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Brian Bleile | April 9, 2020

3 Reasons Cloud-Based Solutions Make Good Sense for Fire & EMS

Data security is on everyone’s mind in this age of cyber criminals, malware, and ransomware. Nowhere is this truer than in the healthcare industry, including fire and EMS agencies. Not only are agencies responsible for complying with the Health Insurance Portability and Accountability Act of 1996 (HIPAA), they are criminally liable for protecting a wide range of personally identifiable information (PII) under a growing number of state and federal privacy regulations.

Understandably, many agencies have been reluctant to embrace cloud solutions for incident and patient care reporting. After all, maintaining applications and storing data on-premise provides a measure of control that can feel reassuring when an agency is responsible for safeguarding so much sensitive information.

Yet, operating an on-premise environment today is infinitely more complex than it was a decade ago. An IT generalist might have been adequate for maintaining, supporting, and repairing the technology stack even as recently as six years ago. Today, however, each layer of the stack­—network, storage, servers, O/S, data, and applications, to name a few of the big ones—requires a different professional who has the specialized training and expertise to keep systems running and to ensure security. Few agencies have the human or financial resources necessary to make maintaining on-premise environments viable for much longer.

healthcare data security interoperability

Safeguard Against Known Threats and Future Attacks

Enter software as a service (SaaS), or cloud computing. SaaS models represent the best opportunity for fire and EMS agencies to truly take control of and secure their data. More importantly, SaaS models enable agencies to continue to maintain the highest possible level of security in an environment of constantly changing threats.

Beyond security concerns, SaaS solutions provide numerous benefits. Cloud service providers deliver the specialized IT expertise required for maintaining each layer of the stack, and they’re on the job 24/7. They have the capacity for rapid iteration and ongoing improvements to core functionality and advanced security, and they have the specific knowledge to combat cyber-attacks. Service providers can afford to deliver a scale of services that an agency could not provision on its own, at any cost. And, uptime is virtually “all the time”—the standard is 99.5%, and if there is an outage, communication from the provider will be swift and proactive.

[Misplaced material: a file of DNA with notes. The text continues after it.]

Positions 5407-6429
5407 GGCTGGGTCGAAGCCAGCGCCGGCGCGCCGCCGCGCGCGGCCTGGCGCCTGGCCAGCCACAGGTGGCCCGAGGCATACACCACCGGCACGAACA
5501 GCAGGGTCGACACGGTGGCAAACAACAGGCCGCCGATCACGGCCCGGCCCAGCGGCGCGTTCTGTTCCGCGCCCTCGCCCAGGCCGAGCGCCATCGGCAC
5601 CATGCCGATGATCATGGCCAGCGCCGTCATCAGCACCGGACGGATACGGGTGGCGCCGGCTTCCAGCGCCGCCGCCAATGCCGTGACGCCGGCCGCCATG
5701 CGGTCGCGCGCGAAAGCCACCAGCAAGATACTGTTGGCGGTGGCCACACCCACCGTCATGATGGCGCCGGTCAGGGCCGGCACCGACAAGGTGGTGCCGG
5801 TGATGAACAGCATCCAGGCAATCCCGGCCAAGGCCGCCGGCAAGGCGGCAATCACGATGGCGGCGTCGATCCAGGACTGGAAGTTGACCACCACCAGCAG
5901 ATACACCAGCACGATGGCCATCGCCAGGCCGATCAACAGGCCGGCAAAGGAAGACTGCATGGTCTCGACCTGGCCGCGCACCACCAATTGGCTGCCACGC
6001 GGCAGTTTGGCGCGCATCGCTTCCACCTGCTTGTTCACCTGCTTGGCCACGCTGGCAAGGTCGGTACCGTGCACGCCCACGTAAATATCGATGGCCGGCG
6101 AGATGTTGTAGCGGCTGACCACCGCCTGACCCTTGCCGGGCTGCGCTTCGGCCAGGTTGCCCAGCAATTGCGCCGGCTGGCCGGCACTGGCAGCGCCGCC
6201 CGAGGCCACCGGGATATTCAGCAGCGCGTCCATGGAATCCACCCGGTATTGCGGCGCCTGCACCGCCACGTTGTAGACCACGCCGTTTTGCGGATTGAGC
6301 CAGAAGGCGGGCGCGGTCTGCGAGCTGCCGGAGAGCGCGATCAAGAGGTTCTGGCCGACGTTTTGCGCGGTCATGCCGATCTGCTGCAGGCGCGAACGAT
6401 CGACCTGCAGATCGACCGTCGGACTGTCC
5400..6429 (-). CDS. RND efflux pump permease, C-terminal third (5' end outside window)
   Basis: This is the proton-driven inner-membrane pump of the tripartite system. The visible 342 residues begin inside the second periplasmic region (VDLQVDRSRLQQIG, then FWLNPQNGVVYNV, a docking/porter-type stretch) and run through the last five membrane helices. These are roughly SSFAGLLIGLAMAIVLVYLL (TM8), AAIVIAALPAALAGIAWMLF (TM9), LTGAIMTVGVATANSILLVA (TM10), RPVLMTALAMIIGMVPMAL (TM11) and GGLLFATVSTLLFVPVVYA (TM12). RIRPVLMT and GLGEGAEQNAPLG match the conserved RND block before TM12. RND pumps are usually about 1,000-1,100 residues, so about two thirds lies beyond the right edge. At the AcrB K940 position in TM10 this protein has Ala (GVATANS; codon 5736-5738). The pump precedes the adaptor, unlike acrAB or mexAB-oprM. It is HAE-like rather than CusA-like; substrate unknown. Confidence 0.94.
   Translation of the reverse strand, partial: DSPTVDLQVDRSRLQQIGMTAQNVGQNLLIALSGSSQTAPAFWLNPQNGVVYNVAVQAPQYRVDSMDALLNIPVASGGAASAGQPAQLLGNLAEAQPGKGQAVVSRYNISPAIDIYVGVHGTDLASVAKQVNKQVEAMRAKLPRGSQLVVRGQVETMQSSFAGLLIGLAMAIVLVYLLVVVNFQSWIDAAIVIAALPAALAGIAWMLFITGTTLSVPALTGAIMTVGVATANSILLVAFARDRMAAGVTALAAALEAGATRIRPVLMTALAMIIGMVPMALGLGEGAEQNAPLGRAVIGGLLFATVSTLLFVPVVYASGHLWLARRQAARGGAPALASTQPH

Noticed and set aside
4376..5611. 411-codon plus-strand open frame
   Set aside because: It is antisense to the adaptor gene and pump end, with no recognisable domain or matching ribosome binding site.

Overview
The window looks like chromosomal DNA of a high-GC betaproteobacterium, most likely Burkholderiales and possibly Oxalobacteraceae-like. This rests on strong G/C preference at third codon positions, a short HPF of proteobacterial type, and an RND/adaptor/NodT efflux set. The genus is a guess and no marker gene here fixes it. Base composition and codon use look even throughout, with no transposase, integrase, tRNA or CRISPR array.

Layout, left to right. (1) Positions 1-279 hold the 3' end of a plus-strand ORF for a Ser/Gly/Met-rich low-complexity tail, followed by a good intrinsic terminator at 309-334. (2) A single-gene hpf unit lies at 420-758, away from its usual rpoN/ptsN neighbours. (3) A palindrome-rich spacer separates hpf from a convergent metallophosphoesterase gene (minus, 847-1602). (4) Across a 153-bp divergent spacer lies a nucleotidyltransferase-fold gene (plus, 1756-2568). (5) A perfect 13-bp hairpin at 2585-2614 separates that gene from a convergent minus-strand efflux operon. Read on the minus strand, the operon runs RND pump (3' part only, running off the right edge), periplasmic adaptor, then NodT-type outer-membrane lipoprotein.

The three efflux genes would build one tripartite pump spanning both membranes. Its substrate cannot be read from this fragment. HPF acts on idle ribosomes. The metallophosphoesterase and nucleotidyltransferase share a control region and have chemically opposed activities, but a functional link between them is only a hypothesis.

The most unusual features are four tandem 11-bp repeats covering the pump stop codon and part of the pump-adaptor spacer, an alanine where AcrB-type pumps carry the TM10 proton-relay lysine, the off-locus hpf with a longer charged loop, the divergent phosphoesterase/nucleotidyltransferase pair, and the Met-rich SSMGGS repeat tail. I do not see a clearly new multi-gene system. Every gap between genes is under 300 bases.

Planning an Upgrade? Factor in Security, Performance, Useful Life, and Maintenance

Over the next 1-3 years, many agencies will find themselves evaluating aging on-premise systems and contemplating how to upgrade. Some will be ready to jump to the cloud, and others may try to wring out a few more productive years from legacy systems. For those hesitating to make a clean break, it’s important to consider these questions:

  • Do you have the massive amount of up-front cash to invest in capital expenditures?
  • Can you afford the long lead times required for an all-at-once technology refresh?
  • Will your legacy systems be able to handle the load and be compatible with new technology?
  • Can you find and afford the team of specialized IT talent to support, maintain, and repair your system for the next several years?

Focus Resources and Energy on What Matters Most

Perhaps the most compelling argument in favor of SaaS solutions is not related to improving technological performance or saving money. Rather, the greatest benefit of SaaS is enabling fire and EMS agencies to perform their core duties at a higher level. Rather than allocating resources to on-premise system management, agencies can operationalize SaaS expenses in line with revenue streams and services provided. More complete PCRs and incident reports are possible because data can sync across multiple applications, in near real-time, updating files in multiple locations. Eliminating manual data transfer reduces the potential for errors and omissions and saves time.

Ultimately, shifting the IT burden to a cloud service provider frees up first responders to focus on activities directly related to their mission: to deliver the best possible service and care to their communities.

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More About the Author:

Brian Bleile

An enormously popular leader for more than 20 years, Brian Bleile creates, develops and scales Professional Services, Client Success, and Information Security organizations within Cloud-centric technology companies. Brian's passion is solving complex business problems with attainable solutions that are economical, secure, scalable and thrive, all through the lens of making people a cornerstone of success. Brian is currently the VP of Customer Success & Operations at ZOLL Data Systems.